RE: Original work [was RE: STC certification program: skeptical curmudgeonlyness, part II]

Subject: RE: Original work [was RE: STC certification program: skeptical curmudgeonlyness, part II]
From: Lynne Wright <Lynne -dot- Wright -at- tiburoninc -dot- com>
To: "Janoff, Steve" <sjanoff -at- illumina -dot- com>, "techwr-l -at- lists -dot- techwr-l -dot- com" <techwr-l -at- lists -dot- techwr-l -dot- com>, 'Peter Neilson' <neilson -at- windstream -dot- net>
Date: Fri, 21 Oct 2011 19:10:48 +0000

>And in fact, how can you even prove that *anything* is your own work, even when it is?<

By being able to discuss your work intelligently and coherently, off the cuff, in a person-to-person situation such as an interview springs to mind.

This brings us back to an earlier comment from Gene, I believe, about how important it is to use a variety of factors -- from written samples, to on-site testing, to grilling people to see if they are bluffing or can actually walk the walk, to some special kind of intuitive spidey-sense built on years of experience -- to determine which applicants are worth hiring. And I think that is what's getting people's danders up about the certification process as proposed.

If no Tech Comm. Manager in their right mind would hire somebody based solely on a pile of pre-packaged self-evaluations and samples, then it seems a bit odd to award professional certification that way. Especially since the standards/criteria for qualifying aren't defined; and everything about the process, instructions, etc. is vague and confusing.




-----Original Message-----
From: techwr-l-bounces+lynne -dot- wright=tiburoninc -dot- com -at- lists -dot- techwr-l -dot- com [mailto:techwr-l-bounces+lynne -dot- wright=tiburoninc -dot- com -at- lists -dot- techwr-l -dot- com] On Behalf Of Janoff, Steve
Sent: Friday, October 21, 2011 2:37 PM
To: techwr-l -at- lists -dot- techwr-l -dot- com; 'Peter Neilson'
Subject: RE: Original work [was RE: STC certification program: skeptical curmudgeonlyness, part II]

What I'd think she could do in that case is use the original report she wrote as a sample in her portfolio, but also keep a copy of the VP's report to show that it was used later.

What the VP did was a form of internal plagiarism, but then again not because as the attorney points out, the original report was a work made for hire. I can't tell you how many times I've seen this happen over the years in my career, where someone would take the work of others and claim it as their own. I'm sure pretty much everyone on this list has experienced that, either with their own work or others'. That's a rampant thing in corporations. But, that's the way it is. I will say that I've seen it have a major effect on how people work. I don't know what the answer is on this one. It has to do with attribution of work product. In the free market, there are laws. In the internal world of the corporation, the corporation *is* law. (At various companies I've seen people hide work until release time so that it wouldn't get ripped off and show up in someone else's earlier release before the writer was acknowledged as the "author.") The open source world might have a
solution but I don't know enough about that. It's my belief, though, based on what I've seen, that in the corporate world a lot of creativity and innovation has been stifled due to these concerns.

And in fact, how can you even prove that *anything* is your own work, even when it is?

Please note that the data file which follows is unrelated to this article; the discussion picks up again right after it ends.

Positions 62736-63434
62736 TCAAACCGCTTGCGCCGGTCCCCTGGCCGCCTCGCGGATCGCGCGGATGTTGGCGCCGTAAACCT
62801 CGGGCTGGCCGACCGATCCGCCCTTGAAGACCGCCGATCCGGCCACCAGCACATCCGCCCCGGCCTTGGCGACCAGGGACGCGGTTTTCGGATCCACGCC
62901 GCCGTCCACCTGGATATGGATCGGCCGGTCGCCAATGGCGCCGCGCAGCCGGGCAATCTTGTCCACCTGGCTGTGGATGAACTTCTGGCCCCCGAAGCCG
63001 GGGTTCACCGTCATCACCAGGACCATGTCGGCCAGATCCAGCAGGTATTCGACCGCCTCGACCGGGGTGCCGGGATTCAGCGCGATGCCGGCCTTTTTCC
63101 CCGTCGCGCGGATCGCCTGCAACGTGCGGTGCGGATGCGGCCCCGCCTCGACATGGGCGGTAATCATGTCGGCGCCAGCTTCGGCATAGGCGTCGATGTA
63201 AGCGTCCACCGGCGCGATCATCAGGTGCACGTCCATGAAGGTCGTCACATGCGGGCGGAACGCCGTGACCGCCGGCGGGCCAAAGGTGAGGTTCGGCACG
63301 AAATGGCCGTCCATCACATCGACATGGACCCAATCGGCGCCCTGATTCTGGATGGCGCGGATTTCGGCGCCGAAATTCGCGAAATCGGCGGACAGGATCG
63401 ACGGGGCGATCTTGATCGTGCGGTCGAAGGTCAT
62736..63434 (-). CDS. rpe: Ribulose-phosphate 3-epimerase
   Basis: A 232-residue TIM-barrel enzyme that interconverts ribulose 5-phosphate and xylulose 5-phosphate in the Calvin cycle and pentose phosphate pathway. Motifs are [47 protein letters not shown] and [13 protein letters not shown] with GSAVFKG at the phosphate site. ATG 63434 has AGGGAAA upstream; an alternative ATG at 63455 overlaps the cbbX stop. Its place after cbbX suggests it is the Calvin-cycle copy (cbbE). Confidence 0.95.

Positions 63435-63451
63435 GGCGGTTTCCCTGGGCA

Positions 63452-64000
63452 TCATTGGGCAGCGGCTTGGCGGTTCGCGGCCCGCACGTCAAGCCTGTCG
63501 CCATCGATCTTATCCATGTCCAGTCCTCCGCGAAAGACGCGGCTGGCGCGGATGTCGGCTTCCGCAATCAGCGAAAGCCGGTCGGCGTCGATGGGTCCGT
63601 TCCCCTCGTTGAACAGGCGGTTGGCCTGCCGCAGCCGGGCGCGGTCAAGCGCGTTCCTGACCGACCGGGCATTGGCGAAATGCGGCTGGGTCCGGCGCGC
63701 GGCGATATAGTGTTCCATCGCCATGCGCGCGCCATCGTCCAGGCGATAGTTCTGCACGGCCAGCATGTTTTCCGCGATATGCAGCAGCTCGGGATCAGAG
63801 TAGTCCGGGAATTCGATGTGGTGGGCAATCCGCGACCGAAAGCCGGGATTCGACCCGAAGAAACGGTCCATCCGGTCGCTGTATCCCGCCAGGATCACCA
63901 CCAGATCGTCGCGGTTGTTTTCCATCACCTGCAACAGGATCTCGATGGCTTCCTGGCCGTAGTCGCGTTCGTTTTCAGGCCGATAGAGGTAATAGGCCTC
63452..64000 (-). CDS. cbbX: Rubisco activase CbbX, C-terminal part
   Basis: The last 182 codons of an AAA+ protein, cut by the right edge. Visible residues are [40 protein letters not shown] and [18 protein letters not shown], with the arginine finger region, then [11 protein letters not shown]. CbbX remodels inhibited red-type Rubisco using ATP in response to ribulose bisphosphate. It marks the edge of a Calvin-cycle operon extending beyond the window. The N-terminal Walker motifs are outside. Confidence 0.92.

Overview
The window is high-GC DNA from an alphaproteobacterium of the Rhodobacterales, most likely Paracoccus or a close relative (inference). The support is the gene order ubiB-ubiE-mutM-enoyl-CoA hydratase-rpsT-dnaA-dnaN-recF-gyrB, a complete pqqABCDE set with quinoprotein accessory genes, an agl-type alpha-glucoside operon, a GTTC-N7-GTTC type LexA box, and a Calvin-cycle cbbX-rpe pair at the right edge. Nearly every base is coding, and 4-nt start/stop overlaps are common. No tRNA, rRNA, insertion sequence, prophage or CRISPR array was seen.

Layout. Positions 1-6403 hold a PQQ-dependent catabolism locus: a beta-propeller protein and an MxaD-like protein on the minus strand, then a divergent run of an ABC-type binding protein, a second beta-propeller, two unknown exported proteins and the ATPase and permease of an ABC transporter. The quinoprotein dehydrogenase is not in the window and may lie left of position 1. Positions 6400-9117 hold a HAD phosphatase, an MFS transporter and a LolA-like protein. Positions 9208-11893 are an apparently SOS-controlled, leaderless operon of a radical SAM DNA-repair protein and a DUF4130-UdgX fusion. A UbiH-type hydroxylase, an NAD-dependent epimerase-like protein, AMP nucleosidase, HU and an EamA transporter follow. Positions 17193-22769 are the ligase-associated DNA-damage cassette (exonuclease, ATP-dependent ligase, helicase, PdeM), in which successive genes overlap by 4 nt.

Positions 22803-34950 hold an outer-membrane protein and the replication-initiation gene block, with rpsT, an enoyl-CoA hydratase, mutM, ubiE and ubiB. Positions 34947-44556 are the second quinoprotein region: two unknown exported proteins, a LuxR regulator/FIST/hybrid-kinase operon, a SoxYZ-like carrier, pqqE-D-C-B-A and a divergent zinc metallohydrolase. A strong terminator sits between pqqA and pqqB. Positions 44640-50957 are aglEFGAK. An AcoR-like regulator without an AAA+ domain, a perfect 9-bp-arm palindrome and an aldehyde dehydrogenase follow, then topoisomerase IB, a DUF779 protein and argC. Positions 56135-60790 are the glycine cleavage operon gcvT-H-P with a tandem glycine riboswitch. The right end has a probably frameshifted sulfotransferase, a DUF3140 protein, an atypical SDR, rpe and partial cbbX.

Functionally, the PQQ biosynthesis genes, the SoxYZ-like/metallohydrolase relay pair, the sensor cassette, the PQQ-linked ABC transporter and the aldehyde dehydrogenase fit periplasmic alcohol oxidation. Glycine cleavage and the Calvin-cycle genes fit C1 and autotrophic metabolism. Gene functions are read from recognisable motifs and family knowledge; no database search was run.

Steve

-----Original Message-----
From: techwr-l-bounces+sjanoff=illumina -dot- com -at- lists -dot- techwr-l -dot- com [mailto:techwr-l-bounces+sjanoff=illumina -dot- com -at- lists -dot- techwr-l -dot- com] On Behalf Of Peter Neilson
Sent: Thursday, October 20, 2011 9:40 AM
To: techwr-l -at- lists -dot- techwr-l -dot- com
Subject: Re: Original work [was RE: STC certification program: skeptical curmudgeonlyness, part II]

On Thu, 20 Oct 2011 11:37:15 -0400, Gene Kim-Eng <techwr -at- genek -dot- com> wrote:

> of the writers could have pointed to a finished document a month after
> it was done and they had gone on to the next and said "I did this part.".


More skepticaler curmudgeonlyerness ...

There is the issue of ghost writing. My wife (the quality engineer) wrote a report for one company where she worked. The report went into the corporate hopper, and she didn't see it again until ...

... she was at a conference months later and someone said to her, "You might be interested in this report that your company's VP of research wrote. Take a look."

"But I wrote that!" she said. "He put his name on it and didn't change a thing."

There's no way she can ever claim that report as hers.

Eventually she mentioned the situation to a lawyer. "If you wrote it for that company, it's theirs, not yours. They can do whatever they want with it. It's not yours."

- - -

With few exceptions, all tech writing that I have produced that actually has my name attached is from longer than 20 years ago. I really do not know how I would establish that I wrote the useless but proprietary material that I might still have, lurking on old 1.44 floppies in the back of a closet. That was part of a failed project several years ago. The failure itself was spectacular, and I may have triggered it...

... "I'm told you can tell me about the XX that I need for the B project,"
I said. "Huh? What's that?" So I explained. "Oh," said my high-level SME.
"The B project. I didn't know about that. That'll never happen." About a month later they pulled the plug, after having spent millions. And I have the floppies with the incomplete tables and charts, some of which I helped adjust.

Is that crap my portfolio? I worked really hard on the B project for months.

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RE: Original work [was RE: STC certification program: skeptical curmudgeonlyness, part II]: From: Janoff, Steve

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